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Originally developed for use with maize, dryeration is a combination of heated air drying and aeration cooling. In this process a tempering period is employed between a high temperature drying phase and a cooling phase. Whereas less than 1% moisture is removed if cooling is carried out immediately after drying, as much as 2% moisture can be removed if the grain is cooled slowly after tempering. Damage to the grain is reduced and drying efficiency is improved through better utilization of the residual heat in the grain for moisture removal during cooling. Higher air temperatures can be used in the drying phase since the grain is not dried to such a low moisture content.
Two-stage or combination drying can be used to relieve pressure on drying facilities during peak periods. For example, paddy at moisture contents of less than 18% can be stored for up to 20 days without significant losses either in quantity or quality. In two-stage drying, grain is dried to an intermediate moisture content, 20% moisture for maize, 18% moisture for paddy, as soon as possible using any of the methods described above and then dried instore to the desired final moisture content over several days or weeks with intermittent use of ambient air or air heated by 3-5°C. Research with paddy in the Philippines (Tumambing & Bulaong 1986; Adamczak et al. 1986) has shown that, in addition to increasing throughput of the first stage dryers, there were substantial overall energy savings and no loss of quality compared to drying to 14% moisture in the conventional manner.
Work in the Philippines has shown that wet paddy can be maintained in reasonable condition for 3-7 days when aerated with ambient air (Raspusas et al. 1978; de Castro et al. 1980). By aerating stacks of sacked paddy at a rate of 0.5 m3/s per tonne for eight hours a day, quality could be maintained for nine days during the dry season and two days during the wet season. Aerating in bulk with similar airflows maintained quality for 14 days and three days respectively (Raspusas et al. 1978). The length of time that paddy can remain in aerated storage without deterioration is dependent on the moisture content of the grain and ambient air conditions.
Drying of Parboiled Paddy
After parboiling, paddy contains about 35% moisture. During the parboiling process the starch is gelatinized which confers quite different drying properties to that of field paddy. It has been shown (Bhattacharya & Indudhara Swamy 1967) that in the drying of parboiled paddy, significant damage (ie kernel cracking) does not occur until the moisture content falls to 16%, regardless of the drying method or the rate of drying,. Cracking then occurs some time after the grain has cooled. The recommended drying procedure is to dry the parboiled paddy to 16-18% moisture as fast as facilities permit, temper it for four hours if warm or eight hours if cooled, and then dry in a second operation to 14% moisture. Air temperatures of 100-120°C can be used for parboiled paddy in continuous-flow dryers.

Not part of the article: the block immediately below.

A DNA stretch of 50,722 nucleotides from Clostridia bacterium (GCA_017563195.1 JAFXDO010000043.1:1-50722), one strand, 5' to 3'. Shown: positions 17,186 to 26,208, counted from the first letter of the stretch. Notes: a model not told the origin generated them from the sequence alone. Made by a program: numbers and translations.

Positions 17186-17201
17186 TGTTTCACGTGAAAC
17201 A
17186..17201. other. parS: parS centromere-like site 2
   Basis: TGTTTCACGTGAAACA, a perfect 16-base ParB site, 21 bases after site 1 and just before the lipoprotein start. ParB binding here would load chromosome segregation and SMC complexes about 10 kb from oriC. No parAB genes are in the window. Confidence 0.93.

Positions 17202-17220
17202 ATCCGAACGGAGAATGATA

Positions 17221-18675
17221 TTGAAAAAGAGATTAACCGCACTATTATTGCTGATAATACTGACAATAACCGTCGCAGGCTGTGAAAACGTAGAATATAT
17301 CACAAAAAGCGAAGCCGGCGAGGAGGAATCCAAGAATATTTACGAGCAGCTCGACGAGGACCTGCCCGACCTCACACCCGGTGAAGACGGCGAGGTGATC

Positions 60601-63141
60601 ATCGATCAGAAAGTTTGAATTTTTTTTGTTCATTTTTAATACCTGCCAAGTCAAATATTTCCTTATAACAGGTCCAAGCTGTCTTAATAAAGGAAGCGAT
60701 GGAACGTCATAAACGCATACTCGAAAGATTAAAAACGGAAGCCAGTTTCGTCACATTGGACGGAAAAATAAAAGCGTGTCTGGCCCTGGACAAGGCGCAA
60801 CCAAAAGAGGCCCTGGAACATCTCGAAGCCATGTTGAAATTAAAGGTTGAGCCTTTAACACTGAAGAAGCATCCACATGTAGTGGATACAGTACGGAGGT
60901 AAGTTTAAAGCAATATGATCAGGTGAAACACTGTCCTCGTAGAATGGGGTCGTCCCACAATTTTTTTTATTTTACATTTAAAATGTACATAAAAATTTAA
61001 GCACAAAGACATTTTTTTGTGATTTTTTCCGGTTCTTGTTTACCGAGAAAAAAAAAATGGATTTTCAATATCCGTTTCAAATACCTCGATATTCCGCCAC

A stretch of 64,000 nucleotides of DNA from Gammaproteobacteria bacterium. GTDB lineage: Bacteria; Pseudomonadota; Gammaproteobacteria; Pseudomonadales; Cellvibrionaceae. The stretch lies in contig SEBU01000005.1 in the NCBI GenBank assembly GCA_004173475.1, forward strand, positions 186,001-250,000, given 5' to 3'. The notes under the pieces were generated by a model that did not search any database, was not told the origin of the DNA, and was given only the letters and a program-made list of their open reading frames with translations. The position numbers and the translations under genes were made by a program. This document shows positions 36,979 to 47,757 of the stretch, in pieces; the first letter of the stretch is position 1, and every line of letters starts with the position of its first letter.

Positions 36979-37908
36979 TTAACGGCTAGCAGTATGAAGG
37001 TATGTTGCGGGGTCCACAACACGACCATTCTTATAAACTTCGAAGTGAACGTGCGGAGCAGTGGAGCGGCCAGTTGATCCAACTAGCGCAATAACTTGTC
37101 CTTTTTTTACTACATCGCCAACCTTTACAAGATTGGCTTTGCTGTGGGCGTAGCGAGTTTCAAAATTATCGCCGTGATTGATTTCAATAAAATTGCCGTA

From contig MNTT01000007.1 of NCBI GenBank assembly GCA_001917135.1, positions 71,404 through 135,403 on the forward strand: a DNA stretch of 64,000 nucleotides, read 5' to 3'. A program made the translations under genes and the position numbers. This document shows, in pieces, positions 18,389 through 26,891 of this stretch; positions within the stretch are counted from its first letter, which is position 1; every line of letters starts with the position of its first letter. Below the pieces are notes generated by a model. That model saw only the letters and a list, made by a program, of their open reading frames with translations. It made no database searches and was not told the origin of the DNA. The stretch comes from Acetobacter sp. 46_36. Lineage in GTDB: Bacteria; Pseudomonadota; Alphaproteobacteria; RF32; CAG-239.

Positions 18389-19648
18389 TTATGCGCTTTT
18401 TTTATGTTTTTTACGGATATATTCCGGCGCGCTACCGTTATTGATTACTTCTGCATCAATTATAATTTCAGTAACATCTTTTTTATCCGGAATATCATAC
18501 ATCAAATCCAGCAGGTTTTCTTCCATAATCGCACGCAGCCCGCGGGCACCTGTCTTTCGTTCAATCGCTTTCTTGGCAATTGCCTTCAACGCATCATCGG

Drying of Seed Grain
If grain is destined for use as seed then it must be dried in a manner that preserves the viability of the seed. Seed embryos are killed by temperatures greater than 40-42°C and therefore low temperature drying regimes must be used. Seed grain may be dried in any type of dryer provided that it is operated at a low temperature and preferably with greater air flowrates than generally used. It is essential that batches of grain of different varieties are not mixed in any way and therefore the dryers and associated equipment used must be designed for easy cleaning. In this respect simple flat-bed dryers are more suitable than continuous-flow dryers.
Teter (1987) noted that seed paddy can be sun dried at depths of up to 30 mm but that the final stages of drying to 12% moisture should be conducted in the shade to avoid overheating and kernel cracking. Flat-bed dryers can be used with bed depths of up to 0.3 m, air temperatures not exceeding 40°C, and airflows of 1.3-1.7 m3/s per tonne of grain.
Cross-mixing between batches of different varieties can be avoided by drying in sacks in a flat-bed dryer although care must be taken in packing the loaded sacks in the dryer to ensure reasonably even distribution of airflow. Specialised tunnel dryers in which sacks or portable bins are individually placed over openings in the top of the tunnel have been developed (Teter 1987).
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